Ten years after the diagnosis of hepatitis C virus infection, hepatic enzymes suddenly increased for the first time, and remained quite elevated during the following months (Table 1). We decided to perform a liver biopsy that gave a diagnosis of severe worsening of the chronic hepatitis compared to the previous biopsy, with marked viral activity and severe fibrosis (A3, F3, Metavir). No histological clues addressing the diagnosis of autoimmune hepatitis were found. Specifically lobular necrosis and moderate portal inflammation were the predominant aspects of necroinflammatory activity without evidence of liver cell rosettes or plasmocytic portal infiltration. Although hepatitis C shares some histological features with autoimmune hepatitis, such as portal lymphoid aggregates or lymphoid follicles with germinal centers, they were not found in our patient. Other routine laboratory analyses were normal except for ANA test that was positive (1 : 640) with centromeric pattern. No specific autoantibodies were detected, including anti-ENA, anti-dsDNA, antimitochondrial (AMA), antismooth muscle (SMA), and antiliver-kidney microsomes (LKMs), antineutrophil cytoplasmic antiobodies (ANCAs), antisoluble liver antigens, and antiliver-pancreas (LP) autoantibodies. HCV viral load was elevated (3.131.400 IU/mL). The calculated score for autoimmune hepatitis, according to the International Scoring System, indicated a low probability of disease (Table 2) [7]. After an exhaustive discussion with the patient about pros and cons of treating chronic viral infection in this peculiar setting of associated connective tissue disease, the patient decided to receive treatment. The therapy, consisting in subcutaneous weekly injections of 180  g of peginterferon alfa-2a (Pegasys, Hoffman-LaRoche) plus 800 mg daily Ribavirin (Copegus, Hoffman-LaRoche), was started in December 2005 with progressive improvement of the liver function tests and fast decline of the HCV viremia. Four weeks after the beginning of the therapy, serum transaminases normalized and HCV RNA level, as measured with the use of a qualitative polymerase-chain-reaction assay (Cobas Amplicor HCV Test, version 2.0; detection limit, 50 IU per milliliter), was undetectable and remained so up to the end of the treatment (24 weeks). During the therapy and during the following two years pulmonary functional tests, capillaroscopy, and rheumatologic evaluations were performed to detect any worsening of the associated connective tissue disease. The followup was uneventful with stabilization of Raynaud’s phenomenon and no worsening of lung function. The patient’s main clinical and laboratory findings, before at the end and after 24 months after the end of therapy, are summarized in Table 1.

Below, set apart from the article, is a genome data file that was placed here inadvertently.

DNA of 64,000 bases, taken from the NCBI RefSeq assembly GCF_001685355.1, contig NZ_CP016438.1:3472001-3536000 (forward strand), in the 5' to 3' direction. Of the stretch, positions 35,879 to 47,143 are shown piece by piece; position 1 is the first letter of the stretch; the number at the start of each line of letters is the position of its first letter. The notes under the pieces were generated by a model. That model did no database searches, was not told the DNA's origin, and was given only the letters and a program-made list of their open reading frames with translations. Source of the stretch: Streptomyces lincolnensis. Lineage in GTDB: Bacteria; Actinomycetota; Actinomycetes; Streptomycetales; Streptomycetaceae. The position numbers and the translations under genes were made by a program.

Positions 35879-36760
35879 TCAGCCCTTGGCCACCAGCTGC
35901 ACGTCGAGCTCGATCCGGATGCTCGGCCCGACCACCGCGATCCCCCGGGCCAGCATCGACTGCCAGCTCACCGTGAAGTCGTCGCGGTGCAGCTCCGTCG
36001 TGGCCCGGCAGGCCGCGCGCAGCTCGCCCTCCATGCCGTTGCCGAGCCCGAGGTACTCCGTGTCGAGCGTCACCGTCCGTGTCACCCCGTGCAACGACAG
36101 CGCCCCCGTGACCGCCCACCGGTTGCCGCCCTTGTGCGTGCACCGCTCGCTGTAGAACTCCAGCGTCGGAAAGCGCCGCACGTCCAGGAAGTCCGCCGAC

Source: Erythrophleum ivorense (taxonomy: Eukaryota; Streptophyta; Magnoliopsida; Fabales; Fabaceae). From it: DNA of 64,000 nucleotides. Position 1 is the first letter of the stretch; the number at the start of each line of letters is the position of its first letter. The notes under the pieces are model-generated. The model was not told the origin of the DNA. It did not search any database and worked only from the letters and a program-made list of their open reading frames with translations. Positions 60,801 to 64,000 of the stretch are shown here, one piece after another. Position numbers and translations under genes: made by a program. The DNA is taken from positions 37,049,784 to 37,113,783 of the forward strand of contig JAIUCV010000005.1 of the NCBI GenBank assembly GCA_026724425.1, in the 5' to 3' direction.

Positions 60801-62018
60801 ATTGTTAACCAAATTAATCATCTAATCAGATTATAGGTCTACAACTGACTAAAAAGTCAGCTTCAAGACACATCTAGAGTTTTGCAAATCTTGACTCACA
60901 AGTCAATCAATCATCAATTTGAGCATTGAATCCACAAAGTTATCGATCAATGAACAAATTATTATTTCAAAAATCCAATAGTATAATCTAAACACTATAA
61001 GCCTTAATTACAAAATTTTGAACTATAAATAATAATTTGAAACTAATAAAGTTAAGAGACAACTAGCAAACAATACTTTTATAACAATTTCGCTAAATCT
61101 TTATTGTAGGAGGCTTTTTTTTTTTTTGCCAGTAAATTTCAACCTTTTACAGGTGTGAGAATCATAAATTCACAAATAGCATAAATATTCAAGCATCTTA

tab1
Table 1: Disease activity parameters.
tab2